Discover key considerations for exhibiting including lease/purchase, ROI, and more.
For many companies, both large and small, the decision on whether to lease or purchase a trade show exhibit hinged more-so on financial factors including total cost of ownership, cash flow and even the stage of a company’s product life cycle. This was particularly evident during the recent financial crisis as many organizations, even those that have historically owned their exhibit, made the conscious decision to leap into this type of renting scheme. As the economy continues its slow crawl from the financial doldrums that began in 2007, the anticipated switch from lease to buy has happened but to a much lesser extent. In retrospect, what is taking place is a paradigm shift in the way companies are purchasing these services. In our opinion, a large part of this shift is due to the increasing innovations in modular exhibit systems which allows for custom-looking designs using leased modular components that can integrated for any size exhibit desired. In addition but to a lesser extent, ambiguity and lack of direction from the IRS regarding Sec. 179, which allows for 100% write-offs for these type of purchases, has forced companies to delay these large purchases and subsequently led them to rent their exhibits in the interim. Post Script, the ‘Fiscal Cliff’ Bill of 2013 has since offered clear direction on the dollar limitation for 2013.
Typically, our guidance to our clients is to lease an exhibit if attending two or less shows per year. Alternatively, as depicted in Table 1 below, we recommend an outright exhibit purchase as total cost of ownership in a purchase scenario (depicted as ‘Running Cost’ below), exceeds the running cost under a leasing scheme at Tradeshow 3. In this example, Tradeshow 3 becomes the so-called break-even point where the cost to lease exceeds the cost to purchase.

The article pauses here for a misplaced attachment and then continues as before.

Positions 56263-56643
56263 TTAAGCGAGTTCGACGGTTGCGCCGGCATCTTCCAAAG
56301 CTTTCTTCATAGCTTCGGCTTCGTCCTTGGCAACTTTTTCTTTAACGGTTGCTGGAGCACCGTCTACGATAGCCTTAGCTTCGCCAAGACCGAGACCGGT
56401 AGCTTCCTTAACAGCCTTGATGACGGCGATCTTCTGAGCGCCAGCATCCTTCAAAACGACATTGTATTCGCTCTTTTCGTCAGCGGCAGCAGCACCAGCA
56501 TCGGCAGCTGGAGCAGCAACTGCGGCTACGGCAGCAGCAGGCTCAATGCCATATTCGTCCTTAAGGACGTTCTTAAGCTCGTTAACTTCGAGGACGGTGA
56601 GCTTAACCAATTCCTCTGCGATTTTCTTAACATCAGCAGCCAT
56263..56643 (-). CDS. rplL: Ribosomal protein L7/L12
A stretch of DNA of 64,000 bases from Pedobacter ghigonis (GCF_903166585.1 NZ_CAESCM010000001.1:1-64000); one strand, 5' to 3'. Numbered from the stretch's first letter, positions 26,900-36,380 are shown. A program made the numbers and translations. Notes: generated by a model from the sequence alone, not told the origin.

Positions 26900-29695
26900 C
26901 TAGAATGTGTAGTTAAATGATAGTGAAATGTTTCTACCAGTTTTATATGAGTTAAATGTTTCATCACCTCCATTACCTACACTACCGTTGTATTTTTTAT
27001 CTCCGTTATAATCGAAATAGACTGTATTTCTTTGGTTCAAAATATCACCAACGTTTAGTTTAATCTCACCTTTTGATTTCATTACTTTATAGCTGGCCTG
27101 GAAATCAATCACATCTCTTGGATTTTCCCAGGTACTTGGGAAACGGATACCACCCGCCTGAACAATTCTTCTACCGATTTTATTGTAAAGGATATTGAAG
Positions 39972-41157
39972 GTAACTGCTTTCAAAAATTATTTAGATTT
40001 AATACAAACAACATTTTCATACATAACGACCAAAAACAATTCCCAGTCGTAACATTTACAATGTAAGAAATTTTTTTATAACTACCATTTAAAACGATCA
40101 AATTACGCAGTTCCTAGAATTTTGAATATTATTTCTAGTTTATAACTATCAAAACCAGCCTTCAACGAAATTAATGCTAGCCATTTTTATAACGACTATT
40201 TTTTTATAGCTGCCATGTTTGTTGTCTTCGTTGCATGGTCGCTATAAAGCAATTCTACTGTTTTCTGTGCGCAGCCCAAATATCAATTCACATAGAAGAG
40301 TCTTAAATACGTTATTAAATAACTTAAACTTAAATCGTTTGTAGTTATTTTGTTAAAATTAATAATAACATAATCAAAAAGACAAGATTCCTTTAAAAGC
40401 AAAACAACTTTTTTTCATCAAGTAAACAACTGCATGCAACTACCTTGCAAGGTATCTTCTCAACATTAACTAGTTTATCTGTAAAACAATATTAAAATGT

The tradeshow industry has come a long way over the past 10 years in developing new and innovative durable yet lightweight materials. From extruded metal components to matrix panel systems that bring unheralded design flexibility and modularity, these light-weight yet sturdy substrates have allowed exhibiting companies to sacrifice nothing from a design perspective yet has significantly lowered overall tradeshow costs by minimizing shipping, material handling or drayage, and installment & dismantle labor. With all these innovations, we feel the next opportunity for innovation is to incorporate more digital elements to create longer engagement (see figure 1) and drive analytics. Specifically, we see two huge areas of opportunity that fall into separate yet complimentary areas that we feel needs to be part of any company’s overall tradeshow strategy (see figure 2):
1. Digitize your company or brand message / content by using more digital elements. This type of elements goes far beyond looping a company or brand video onto a monitor. Specifically, we refer to utilization of iPads, touchscreen monitors, 360° TVs, interactive floors and tables, etc. Utilizing these assets allows your visitors a better interactive customer relationship experience through their activity with the touch screens of the booth and with every touch comes analytical data that can be interpreted to allow for the sales representative to do specific follow up after the event.
2. Capturing the plethora of data that will be generated by attendees engaging in your digital content. By digitally tagging, tracking, and connecting your digital content to back-end systems (such as sales force CRM), your data now comes alive allowing your organization to measure key performance indicators such as responses to questions and surveys, time spent on each brand and valid email addresses captured.